Theta burst stimulation for the treatment of obsessive–compulsive disorder: a pilot study
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A non-negligible part of patients with obsessive–compulsive disorder (OCD) experiences inadequate response to pharmacological and cognitive therapies. Therefore, new approaches are required to overcome this problem. The present pilot study estimates the capacity of theta burst stimulation (TBS) in reducing OCD symptoms, also focusing on the neurophysiological basis of TBS aftereffects. Ten patients with OCD who were unsatisfactorily responsive to the pharmacological and neuropsychological treatment, participated to the present randomized crossover pilot study, in which they were subjected to a real or sham intermittent TBS (iTBS) paradigm over the left dorsolateral prefrontal cortex (L-DLPFC) as add-on treatment. They were randomly assigned to a real or sham iTBS in a 1:1 allocation ratio. Patients received the TBS treatment every morning, 5 days a week for 1 month, and were clinically and electrophysiologically evaluated (EEG phase synchronization and coherence) before, immediately after (T0), and one (T1), three (T3) and six (T6) months after the end of the TBS treatment. Then, each patient was subjected to the alternative treatment (that was not practiced before), and followed up to 6 months. We found that all the patients improved in OCD symptomatology up to T1, while four among them improved up to T3. These patients were those showing a more extensive reshape of frontal areas phase synchronization and frontoparietal coherence compared to the other participants. Our pilot study suggests that iTBS over L-DLPFC may represent a feasible approach to improve OCD symptoms. The efficacy of iTBS seems to depend on the extent of frontal and frontoparietal connectivity modulation.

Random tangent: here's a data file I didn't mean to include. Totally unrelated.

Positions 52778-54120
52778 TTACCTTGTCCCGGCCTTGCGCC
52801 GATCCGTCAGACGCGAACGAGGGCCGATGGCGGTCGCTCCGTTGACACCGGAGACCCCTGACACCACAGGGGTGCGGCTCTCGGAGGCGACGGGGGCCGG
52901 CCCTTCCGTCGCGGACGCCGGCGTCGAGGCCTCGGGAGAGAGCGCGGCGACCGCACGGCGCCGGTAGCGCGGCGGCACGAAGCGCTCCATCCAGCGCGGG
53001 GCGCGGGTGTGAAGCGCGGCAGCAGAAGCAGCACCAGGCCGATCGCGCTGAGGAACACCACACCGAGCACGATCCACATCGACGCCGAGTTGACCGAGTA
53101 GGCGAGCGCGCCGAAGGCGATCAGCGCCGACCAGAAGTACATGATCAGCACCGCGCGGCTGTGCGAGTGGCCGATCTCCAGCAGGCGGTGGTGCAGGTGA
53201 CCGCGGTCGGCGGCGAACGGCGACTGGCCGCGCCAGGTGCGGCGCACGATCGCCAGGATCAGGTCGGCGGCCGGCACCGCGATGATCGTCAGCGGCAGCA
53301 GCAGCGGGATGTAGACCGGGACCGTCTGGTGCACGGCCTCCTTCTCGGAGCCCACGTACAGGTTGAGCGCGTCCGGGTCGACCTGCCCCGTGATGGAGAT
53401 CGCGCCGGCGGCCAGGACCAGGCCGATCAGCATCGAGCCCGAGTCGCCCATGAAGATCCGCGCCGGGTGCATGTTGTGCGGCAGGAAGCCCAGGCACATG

KeywordsObsessive–compulsive disorder Theta burst stimulation Coherence Connectivity Dorsolateral-prefrontal cortex Cortico-striato-thalamo-cortical network
No funding to be reported.
Compliance with ethical standards
Conflict of interest
The authors declare that they have no competing interests.
All procedures performed in studies involving human participants were in accordance with the ethical standards of the institutional and/or national research committee and with the 1964 Helsinki Declaration and its later amendments or comparable ethical standards.
Informed consent was obtained from all individual participants included in the study.
The data sets used and/or analyzed during the current study are available from the corresponding author on reasonable request.
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